Can We Swap Obama for Chavez?

On Monday, while Barack Obama was hob-nobbing with the U.S. Chamber of Commerce, Hugo Chavez was busy handing out laptop computers to second graders at a school in Caracas. After that, the Venezuelan president rushed off to a meeting at a food distribution plant which is providing $110 million in prepared meals for Venezuela’s poor. Finally, he ended his afternoon by making an appearance at one of the many construction sites where new homes are being built for the victims of January’s massive floods.

It’s all in day’s work for Hugo Chavez.

While Obama has turned out to be the most disappointing president in the last century, Chavez continues to impress with his resolve to improve the lives of ordinary working people. For example, in just 12 years, Chavez has created a thriving national public health care system with 533 diagnostic centers and medical facilities spread throughout the capital. Health care is free and there have been over over 55 million medical consultations since Chavez launched the Misión Barrio Adentro program. Compare that to Obama’s wretched cash-giveaway to the giant US HMO’s which he has tried to promote as universal health care.

What a joke!

Chavez has also led the way to greater political engagement and activism by establishing over 30,000 communal councils and 236 communes, all focused on entering more people into the political process and empowering them to bring about change. In the US, grassroots organizations are  shrugged off by party leaders who take their marching orders from the deep-pocket elites who control both parties. And, as far as Obama is concerned, he could care less what his supporters think, which is why he went groveling to the Chamber of Commerce.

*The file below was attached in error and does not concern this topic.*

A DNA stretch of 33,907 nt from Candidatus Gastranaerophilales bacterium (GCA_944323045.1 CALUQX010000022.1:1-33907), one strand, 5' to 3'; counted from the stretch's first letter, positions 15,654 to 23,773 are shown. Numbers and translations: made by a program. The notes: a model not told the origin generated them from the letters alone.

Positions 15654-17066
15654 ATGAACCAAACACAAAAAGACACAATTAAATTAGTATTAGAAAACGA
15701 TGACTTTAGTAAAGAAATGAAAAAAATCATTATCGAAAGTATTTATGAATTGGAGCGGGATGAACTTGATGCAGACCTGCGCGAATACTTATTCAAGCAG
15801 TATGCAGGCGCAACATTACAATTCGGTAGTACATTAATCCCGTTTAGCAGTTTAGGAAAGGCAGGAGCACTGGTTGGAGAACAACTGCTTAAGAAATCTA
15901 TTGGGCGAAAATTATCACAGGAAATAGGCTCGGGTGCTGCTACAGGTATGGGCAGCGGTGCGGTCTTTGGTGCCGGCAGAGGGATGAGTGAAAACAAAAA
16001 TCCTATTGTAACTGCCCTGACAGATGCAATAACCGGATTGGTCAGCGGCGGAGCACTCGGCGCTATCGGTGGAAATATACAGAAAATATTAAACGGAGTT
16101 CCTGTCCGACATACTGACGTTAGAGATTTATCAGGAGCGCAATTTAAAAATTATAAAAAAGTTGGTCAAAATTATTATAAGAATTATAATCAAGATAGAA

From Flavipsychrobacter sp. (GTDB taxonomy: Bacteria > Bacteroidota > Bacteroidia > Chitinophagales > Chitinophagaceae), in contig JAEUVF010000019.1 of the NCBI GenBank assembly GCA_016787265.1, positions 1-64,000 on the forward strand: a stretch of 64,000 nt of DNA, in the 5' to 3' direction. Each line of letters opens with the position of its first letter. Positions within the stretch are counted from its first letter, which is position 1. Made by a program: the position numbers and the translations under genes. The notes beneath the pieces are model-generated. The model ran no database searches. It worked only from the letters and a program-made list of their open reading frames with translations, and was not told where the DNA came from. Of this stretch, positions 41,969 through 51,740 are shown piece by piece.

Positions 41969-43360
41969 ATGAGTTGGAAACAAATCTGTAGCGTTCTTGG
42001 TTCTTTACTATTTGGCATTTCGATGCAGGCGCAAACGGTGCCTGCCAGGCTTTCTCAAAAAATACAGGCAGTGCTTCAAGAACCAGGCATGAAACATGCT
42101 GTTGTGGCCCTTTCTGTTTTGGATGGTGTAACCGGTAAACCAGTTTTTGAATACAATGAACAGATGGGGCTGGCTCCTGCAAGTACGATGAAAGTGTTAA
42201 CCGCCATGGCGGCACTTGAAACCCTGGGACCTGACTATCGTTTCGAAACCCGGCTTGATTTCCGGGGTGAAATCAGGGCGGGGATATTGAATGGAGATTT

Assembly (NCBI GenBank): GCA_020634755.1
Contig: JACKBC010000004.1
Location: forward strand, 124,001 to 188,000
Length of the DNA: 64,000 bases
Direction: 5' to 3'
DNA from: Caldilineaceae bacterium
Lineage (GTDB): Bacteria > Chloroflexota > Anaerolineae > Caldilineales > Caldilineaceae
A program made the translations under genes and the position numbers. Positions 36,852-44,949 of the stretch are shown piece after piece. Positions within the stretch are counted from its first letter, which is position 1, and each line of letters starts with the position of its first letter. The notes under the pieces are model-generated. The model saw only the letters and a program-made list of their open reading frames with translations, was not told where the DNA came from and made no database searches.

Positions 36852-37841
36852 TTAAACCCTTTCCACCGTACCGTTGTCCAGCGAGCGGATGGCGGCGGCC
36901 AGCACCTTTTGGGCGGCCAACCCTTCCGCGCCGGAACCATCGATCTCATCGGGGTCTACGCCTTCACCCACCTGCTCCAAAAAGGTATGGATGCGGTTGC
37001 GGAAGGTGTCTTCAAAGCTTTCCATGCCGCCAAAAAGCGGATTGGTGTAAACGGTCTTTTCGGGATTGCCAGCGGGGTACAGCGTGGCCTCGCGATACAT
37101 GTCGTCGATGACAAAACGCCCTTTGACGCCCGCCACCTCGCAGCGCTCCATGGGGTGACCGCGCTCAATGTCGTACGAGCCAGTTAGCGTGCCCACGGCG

And what has Chavez done to loosen the stranglehold that corporations have on media? Here’s what Gregory Wilpert says in his article titled “An Assessment of Venezuela’s Bolivarian Revolution at Twelve Years”:

With regard to the media, ordinary Venezuelans now participate in the creation of hundreds of new and independent community radio and television stations across the country. Previous governments persecuted community media, but state institutions now actively support them – not with ongoing financing, but with training and start-up equipment.

The combination of greater inclusion and greater participation has led to a greater acceptance of Venezuela’s democratic political system, according to the annual Latinobarometro opinion polls, which allow for comparisons with other democracies in Latin America. That is, more Venezuelans believe in democracy than citizens of any other country in Latin America. Eighty-four percent of Venezuelans say, “democracy is preferable to any other system of government.

Last week, Chavez joined the battle against Coca-Cola by attending a rally of striking workers in the city of Valencia, home to the main Coca-Cola bottling plant in Venezuela. Chavez blasted Coke saying that if they didn’t want to follow “the constitution and the laws” then Venezuela could “live without Coca-Cola”.

Right on, Hugo! Tell Coke to pack sand!

The 1,300 striking workers are only asking for a meager raise to meet their growing expenses, but, of course, that cuts into corporate profits, so Coke is fighting their demands tooth-and-nail.

Try to imagine a scenario in which “business-friendly” Obama would take-on a major corporation?

Last week, Chavez announced that his government would spend another $700 million to fight homelessness and build another 40,000 houses. The president has stepped up his efforts since floods ravaged the country earlier in the year leaving tens of thousands without shelter. Chavez is determined not to make the same mistakes George Bush made following Katrina, when disaster victims were left to fend for themselves forcing a third of the New Orleans population to flee to other parts of the country.

And what effect has Chavez had on the Venezuelan economy? Here’s Wilpert again:

“Just as the Chavez government has democratized Venezuela’s political system over the past 12 years; it has done the same with its economic system, both on a macro-economic level and on a micro-economic level.